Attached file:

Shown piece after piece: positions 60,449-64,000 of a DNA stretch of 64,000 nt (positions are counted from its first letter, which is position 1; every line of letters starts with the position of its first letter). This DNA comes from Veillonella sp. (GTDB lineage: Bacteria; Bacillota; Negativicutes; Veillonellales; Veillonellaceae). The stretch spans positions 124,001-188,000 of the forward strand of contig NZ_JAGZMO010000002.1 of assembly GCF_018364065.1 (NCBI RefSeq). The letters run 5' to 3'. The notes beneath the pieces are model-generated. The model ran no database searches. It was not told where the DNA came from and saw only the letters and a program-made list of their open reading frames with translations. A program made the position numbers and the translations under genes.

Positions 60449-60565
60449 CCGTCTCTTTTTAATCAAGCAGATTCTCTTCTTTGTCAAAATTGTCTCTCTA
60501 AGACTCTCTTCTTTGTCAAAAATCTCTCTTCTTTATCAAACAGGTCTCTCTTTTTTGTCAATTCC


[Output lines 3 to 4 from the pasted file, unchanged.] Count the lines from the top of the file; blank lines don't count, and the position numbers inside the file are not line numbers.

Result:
60449 CCGTCTCTTTTTAATCAAGCAGATTCTCTTCTTTGTCAAAATTGTCTCTCTA
60501 AGACTCTCTTCTTTGTCAAAAATCTCTCTTCTTTATCAAACAGGTCTCTCTTTTTTGTCAATTCC